Saturday, June 19, 2010
Was Yuri Gagarin the First Man in Space?
Given the penchant for the late Soviet Union to hide its errors, it's not inconceivable that Gagarin wasn't the first but rather the 2nd or 3rd attempted cosmonaut to travel into space.
From this page:
Though officially the first human being in outer space and the first to orbit the earth - several weeks prior to American astronaut Alan Shepard's Project Mercury flight - cosmonaut Yuri Gagarin was living a Soviet-engineered fabrication, according to the documentary. The filmmakers contend that five days before Gagarin's April 12, 1961 flight, another cosmonaut, Vladimir Ilyushin, was launched into space but after three orbits the mission went awry and Ilyushin was severely injured in a crash landing in mainland China where he was held, possibly as a prisoner, for many months, though the Soviets claimed he was there for treatments related to an auto accident.
The evidence presented in the film is pretty compelling, noting Ilyushin's status as an experienced, record-setting and much-decorated test pilot (and son of renowned airplane designer Sergey Ilyushin) compared to handsome but inexperienced Gagarin, who was never a test pilot and had only 75 or so hours flying time in the Soviet Air Force. The film also cites official Soviet reports on Ilyushin's whereabouts, which change from day-to-day, and the suspicions of foreign correspondents such as the London-based Daily Worker's Moscow correspondent David Ogden, who was interviewed for this documentary shortly before his death.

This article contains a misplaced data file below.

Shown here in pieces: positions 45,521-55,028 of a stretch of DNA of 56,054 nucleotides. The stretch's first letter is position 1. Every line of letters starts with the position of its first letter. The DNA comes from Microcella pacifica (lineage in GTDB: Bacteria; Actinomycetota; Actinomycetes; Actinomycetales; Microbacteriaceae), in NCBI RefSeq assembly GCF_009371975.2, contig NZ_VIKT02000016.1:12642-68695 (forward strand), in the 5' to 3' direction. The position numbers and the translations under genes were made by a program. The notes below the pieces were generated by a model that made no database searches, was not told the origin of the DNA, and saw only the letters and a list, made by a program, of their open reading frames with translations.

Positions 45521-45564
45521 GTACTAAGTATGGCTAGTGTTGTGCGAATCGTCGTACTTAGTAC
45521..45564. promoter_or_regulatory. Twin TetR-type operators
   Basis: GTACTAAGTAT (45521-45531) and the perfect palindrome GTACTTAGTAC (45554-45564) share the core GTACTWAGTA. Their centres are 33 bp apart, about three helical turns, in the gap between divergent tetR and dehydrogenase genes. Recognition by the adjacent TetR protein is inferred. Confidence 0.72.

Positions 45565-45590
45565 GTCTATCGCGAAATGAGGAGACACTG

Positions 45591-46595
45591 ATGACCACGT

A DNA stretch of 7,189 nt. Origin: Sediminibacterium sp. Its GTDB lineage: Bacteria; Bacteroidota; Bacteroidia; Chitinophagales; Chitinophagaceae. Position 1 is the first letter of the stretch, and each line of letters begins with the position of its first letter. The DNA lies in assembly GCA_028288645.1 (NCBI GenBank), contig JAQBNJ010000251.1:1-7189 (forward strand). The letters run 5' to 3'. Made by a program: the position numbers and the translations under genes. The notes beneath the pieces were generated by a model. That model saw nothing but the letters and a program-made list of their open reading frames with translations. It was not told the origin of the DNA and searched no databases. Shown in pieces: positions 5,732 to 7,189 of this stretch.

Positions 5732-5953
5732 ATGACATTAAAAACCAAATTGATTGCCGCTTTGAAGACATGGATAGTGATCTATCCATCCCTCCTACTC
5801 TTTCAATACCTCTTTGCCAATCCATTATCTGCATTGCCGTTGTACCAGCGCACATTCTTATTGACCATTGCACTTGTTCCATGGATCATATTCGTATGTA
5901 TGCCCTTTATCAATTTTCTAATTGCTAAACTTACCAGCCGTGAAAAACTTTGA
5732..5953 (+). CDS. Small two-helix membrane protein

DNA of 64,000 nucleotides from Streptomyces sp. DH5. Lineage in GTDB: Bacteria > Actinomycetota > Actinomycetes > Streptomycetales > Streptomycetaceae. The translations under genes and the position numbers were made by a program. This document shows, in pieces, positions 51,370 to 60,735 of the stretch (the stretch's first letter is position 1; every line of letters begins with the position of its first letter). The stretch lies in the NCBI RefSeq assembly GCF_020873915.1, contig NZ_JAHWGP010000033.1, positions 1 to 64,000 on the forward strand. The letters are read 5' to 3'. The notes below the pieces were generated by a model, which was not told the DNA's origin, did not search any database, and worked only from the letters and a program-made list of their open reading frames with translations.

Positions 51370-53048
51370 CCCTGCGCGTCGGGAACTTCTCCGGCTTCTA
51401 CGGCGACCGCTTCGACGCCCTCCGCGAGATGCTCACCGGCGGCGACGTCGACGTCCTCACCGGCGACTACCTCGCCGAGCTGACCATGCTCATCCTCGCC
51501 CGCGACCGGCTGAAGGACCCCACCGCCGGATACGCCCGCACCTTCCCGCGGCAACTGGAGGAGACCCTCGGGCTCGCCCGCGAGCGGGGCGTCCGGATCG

My own feelings would be that this is crackpot conspiracy bunk, except that I recently befriended a fellow Mechanical Engineer, 70, who was a professor of Aeronautical Engineering in Smolensk, and immigrated to America as soon as Yeltsin came to power. He's definitely one of the most intelligent people I've ever met, and I intend to press him for details.
Stay tuned ...